Exercises for Young Writers

Today We're Going to Write a Poem
by Sheryl Robbins

If you've ever stood before a class of students over the age of ten and made the above announcement, you know that the first reaction (after the groans) will be "Why should we?" - followed by some variation of the question "Can you make any money doing this?"

Part of the task in exciting students to write is to break up the vicious cultural cycle in which nothing matters but getting matter, which in turn deadens matter, so that nothing matters. To revivify their experiences of the world requires exercising their six senses. Children, along with lunatics, lovers, and poets, know that bushes can be bears, that walls breathe, that monsters live in the basement. They know these things sensuously. Language pulls that knowledge back from the beyond of the sixth sense into the here and now.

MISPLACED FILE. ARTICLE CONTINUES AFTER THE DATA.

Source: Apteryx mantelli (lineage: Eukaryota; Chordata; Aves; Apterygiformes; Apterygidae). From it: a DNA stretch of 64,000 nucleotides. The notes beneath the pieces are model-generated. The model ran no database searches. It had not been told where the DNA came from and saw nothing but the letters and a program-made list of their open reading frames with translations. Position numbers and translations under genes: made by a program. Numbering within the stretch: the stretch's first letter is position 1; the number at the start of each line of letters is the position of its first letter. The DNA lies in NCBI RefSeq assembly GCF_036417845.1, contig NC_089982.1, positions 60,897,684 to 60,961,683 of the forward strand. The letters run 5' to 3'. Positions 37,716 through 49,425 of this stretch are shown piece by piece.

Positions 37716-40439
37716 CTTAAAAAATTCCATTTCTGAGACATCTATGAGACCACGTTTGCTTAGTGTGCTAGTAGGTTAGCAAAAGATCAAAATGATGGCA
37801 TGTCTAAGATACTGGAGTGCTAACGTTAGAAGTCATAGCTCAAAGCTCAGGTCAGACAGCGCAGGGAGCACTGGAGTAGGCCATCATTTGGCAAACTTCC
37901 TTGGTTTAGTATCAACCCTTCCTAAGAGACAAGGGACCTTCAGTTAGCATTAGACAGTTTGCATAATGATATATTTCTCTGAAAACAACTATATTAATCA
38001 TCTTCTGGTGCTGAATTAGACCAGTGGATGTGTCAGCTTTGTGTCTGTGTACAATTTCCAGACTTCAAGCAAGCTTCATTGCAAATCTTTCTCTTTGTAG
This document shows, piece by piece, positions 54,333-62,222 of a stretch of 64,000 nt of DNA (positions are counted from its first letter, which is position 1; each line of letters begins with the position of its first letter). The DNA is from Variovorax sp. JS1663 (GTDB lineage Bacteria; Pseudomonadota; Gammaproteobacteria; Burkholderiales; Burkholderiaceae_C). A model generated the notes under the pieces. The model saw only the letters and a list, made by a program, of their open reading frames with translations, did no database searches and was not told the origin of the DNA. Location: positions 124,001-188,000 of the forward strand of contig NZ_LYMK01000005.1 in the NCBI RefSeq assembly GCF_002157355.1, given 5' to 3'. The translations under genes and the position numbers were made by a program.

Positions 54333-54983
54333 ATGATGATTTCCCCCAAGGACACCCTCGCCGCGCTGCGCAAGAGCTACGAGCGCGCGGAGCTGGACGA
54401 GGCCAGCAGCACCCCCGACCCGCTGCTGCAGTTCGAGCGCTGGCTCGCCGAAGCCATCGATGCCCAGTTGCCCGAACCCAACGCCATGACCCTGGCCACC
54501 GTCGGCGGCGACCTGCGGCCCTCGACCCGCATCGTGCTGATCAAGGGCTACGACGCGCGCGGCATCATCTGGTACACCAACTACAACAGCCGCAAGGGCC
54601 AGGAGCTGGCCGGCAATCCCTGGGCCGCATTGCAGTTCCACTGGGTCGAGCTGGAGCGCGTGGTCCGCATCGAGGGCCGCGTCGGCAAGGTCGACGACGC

The word "poet" just means "maker." To imagine, then, uses words to coax that essentially made-up experience of the observed into warm-blooded life. The soul of matter speaks from memory, dream, beauty, horror, event, and image via the senses. Students can remember how to hear that language and can learn to transcribe it.

So how do you, as a teacher, accomplish all this in 45 minutes? You talk, briefly, about the impending adventure (Psyche married Eros - be passionate). You read or invent examples of sensuous poetry; those written by other students are often most effective. You spell out any arbitrary rules you may use to keep them out of dead matter ruts: no rhymes, no words like "nice" or "cute". You suggest a theme or opening line in case they are stuck for a way to begin: You give them time to write. You, or they, read what they've written aloud. You exclaim in wonder. Can you make any money doing this? No. That's the best part.